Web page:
Acts 14:2
But the unbelieving Jews stirred up the Gentiles, and made their minds evil affected against the brethren.
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(2) The unbelieving Jews stirred up the Gentiles . . .—It is the distinguishing feature of nearly all the persecutions in the Acts that they originated in the hostility of the Jews. The case of Demetrius furnishes almost the only exception (Acts 19:24), and even there the Jews apparently fomented the enmity of the Greek craftsmen. So at a considerably later date (A.D. 169) we find them prominent in bringing about the persecution which ended in the death of Polycarp at Smyrna (Mart. Polyc. c. 13).

Acts 14:2-4. But the unbelieving Jews — Who were greatly provoked at the growing success of the gospel, and studied all they could to put a stop to its progress; stirred up the Gentiles — The idolatrous Gentiles, the heathen inhabitants of the place; and made their minds evil affected — Greek, εκακωσαν τας ψυχας, irritated; or, exasperated their souls against the brethren — Against the disciples of Christ, and especially against those celebrated teachers of a religion against which they had imbibed strong prejudices. Long time, therefore, abode they — Namely, Paul and Barnabas; speaking boldly in the Lord — Because the minds of the Gentiles were so filled with prejudice and malignity against them, one would have thought, that therefore they should have withdrawn and hastened out of the way; or, if they had preached, should have preached cautiously, for fear of giving further provocation to those who were already sufficiently enraged: no, but the contrary; therefore they abode there a long time, speaking boldly in the Lord: the more they perceived the spirit and rancour of the town against the new converts, the more they were animated to go on in their work, and the more needful they saw it to continue among them, to confirm them in the faith, and to comfort them. Who gave testimony unto the word of his grace — Which they delivered, working with them according to his promise, Lo, I am with you always: and granted signs and wonders to be done by their hands — Which were of great use to confirm the faith of the new converts, and to prevail with many others to receive the gospel, and which might have convinced all the inhabitants, if they had exercised a becoming candour. But the multitude of the city was divided — Into two parties, and both very active and vigorous: among the rulers and persons of rank, and among the common people, there were some that held with the unbelieving Jews, and others that held with the apostles. It seems this business of the preaching of the gospel was so universally taken notice of with concern, that almost every adult person, even of the multitude of the city, was either for it or against it; none stood neuter: all were either for them or their enemies; for God or Baal; for Christ or Beelzebub.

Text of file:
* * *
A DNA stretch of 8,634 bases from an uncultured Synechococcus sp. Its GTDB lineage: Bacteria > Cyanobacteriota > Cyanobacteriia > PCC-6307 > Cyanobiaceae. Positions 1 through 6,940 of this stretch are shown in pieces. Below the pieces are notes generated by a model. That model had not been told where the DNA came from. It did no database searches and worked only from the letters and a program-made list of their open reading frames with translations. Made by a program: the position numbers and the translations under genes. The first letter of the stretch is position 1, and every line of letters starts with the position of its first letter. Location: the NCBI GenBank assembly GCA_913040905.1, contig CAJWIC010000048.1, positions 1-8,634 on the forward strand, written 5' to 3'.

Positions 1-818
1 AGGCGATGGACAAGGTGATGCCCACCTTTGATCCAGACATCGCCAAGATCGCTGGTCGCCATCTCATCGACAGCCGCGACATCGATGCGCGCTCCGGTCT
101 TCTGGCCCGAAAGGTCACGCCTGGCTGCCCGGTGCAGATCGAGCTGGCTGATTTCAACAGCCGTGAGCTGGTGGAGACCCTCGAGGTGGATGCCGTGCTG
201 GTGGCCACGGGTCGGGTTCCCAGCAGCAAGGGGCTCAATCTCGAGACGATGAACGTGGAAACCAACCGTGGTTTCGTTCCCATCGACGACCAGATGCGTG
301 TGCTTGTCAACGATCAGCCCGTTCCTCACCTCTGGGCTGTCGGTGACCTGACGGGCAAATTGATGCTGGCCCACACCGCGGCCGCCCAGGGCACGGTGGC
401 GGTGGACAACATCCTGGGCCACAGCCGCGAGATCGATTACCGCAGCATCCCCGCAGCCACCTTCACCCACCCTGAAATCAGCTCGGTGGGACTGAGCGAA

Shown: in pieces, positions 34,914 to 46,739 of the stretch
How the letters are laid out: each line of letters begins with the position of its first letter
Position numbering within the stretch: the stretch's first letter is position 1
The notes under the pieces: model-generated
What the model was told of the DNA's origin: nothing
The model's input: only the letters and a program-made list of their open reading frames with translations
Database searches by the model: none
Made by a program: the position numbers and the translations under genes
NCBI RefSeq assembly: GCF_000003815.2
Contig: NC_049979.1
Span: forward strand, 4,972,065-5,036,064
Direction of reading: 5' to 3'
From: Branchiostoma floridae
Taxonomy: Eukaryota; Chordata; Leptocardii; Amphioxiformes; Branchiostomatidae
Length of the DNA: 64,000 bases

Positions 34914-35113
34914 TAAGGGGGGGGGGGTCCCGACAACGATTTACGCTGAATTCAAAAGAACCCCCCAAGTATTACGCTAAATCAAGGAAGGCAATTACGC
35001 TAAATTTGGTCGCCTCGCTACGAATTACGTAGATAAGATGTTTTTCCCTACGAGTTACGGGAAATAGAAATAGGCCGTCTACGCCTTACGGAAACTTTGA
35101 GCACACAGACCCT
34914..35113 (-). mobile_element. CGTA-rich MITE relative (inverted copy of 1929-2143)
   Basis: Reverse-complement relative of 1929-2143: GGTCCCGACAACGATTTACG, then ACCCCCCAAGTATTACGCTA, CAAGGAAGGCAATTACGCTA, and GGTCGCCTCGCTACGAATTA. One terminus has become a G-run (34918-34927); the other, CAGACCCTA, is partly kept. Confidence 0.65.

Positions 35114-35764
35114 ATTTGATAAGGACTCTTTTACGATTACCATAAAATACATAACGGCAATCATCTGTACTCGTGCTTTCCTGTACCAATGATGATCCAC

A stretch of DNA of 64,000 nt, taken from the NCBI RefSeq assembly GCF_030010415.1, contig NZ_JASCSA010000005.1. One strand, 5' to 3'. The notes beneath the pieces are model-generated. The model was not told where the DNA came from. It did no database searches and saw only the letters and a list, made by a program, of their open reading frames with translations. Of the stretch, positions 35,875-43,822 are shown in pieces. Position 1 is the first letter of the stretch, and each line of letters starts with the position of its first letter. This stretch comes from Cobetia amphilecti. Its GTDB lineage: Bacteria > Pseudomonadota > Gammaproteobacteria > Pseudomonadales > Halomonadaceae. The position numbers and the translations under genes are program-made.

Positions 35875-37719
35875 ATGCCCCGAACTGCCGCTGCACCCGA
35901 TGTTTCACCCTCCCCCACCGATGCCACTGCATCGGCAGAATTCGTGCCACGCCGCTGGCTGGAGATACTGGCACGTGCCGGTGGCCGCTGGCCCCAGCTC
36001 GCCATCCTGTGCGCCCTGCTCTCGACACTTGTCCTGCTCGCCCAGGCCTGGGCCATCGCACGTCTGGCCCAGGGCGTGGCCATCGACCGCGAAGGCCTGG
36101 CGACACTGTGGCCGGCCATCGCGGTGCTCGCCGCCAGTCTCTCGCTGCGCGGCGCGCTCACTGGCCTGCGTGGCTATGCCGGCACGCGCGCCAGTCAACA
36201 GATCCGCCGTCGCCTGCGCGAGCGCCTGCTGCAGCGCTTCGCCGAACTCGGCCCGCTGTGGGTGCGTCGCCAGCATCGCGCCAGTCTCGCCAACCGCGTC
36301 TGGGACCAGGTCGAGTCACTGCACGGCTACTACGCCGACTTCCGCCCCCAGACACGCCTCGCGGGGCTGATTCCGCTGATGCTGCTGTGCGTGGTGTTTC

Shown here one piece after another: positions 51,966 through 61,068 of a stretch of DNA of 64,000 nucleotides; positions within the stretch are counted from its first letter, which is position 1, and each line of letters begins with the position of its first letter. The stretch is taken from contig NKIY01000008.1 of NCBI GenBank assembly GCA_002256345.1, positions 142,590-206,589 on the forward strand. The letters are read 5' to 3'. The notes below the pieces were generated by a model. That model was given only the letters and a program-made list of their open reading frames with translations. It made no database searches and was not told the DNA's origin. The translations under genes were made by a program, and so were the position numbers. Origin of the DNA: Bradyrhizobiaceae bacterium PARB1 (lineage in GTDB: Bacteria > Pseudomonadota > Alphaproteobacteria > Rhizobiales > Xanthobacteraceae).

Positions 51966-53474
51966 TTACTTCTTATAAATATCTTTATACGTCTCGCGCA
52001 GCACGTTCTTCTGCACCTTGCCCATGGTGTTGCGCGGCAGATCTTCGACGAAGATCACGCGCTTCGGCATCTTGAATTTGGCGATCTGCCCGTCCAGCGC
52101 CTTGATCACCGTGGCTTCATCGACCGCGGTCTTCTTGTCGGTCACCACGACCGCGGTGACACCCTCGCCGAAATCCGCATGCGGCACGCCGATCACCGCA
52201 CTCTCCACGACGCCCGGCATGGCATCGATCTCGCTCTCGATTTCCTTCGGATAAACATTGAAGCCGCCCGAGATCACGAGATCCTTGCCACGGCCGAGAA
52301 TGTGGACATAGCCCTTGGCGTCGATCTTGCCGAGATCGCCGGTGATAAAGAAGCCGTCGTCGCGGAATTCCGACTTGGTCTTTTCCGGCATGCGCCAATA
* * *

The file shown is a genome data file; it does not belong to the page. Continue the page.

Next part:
14:1-7 The apostles spake so plainly, with such evidence and proof of the Spirit, and with such power; so warmly, and with such concern for the souls of men; that those who heard them could not but say, God was with them of a truth. Yet the success was not to be reckoned to the manner of their preaching, but to the Spirit of God who used that means. Perseverance in doing good, amidst dangers and hardships, is a blessed evidence of grace. Wherever God's servants are driven, they should seek to declare the truth. When they went on in Christ's name and strength, he failed not to give testimony to the word of his grace. He has assured us it is the word of God, and that we may venture our souls upon it. The Gentiles and Jews were at enmity with one another, yet united against Christians. If the church's enemies join to destroy it, shall not its friends unite for its preservation? God has a shelter for his people in a storm; he is, and will be their Hiding-place. In times of persecution, believers may see cause to quit a spot, though they do not quit their Master's work.But the unbelieving Jews ... - See the notes on Acts 13:50.

And made their minds evil-affected - Irritated, or exasperated them.

Against the brethren - One of the common appellations by which Christians were known.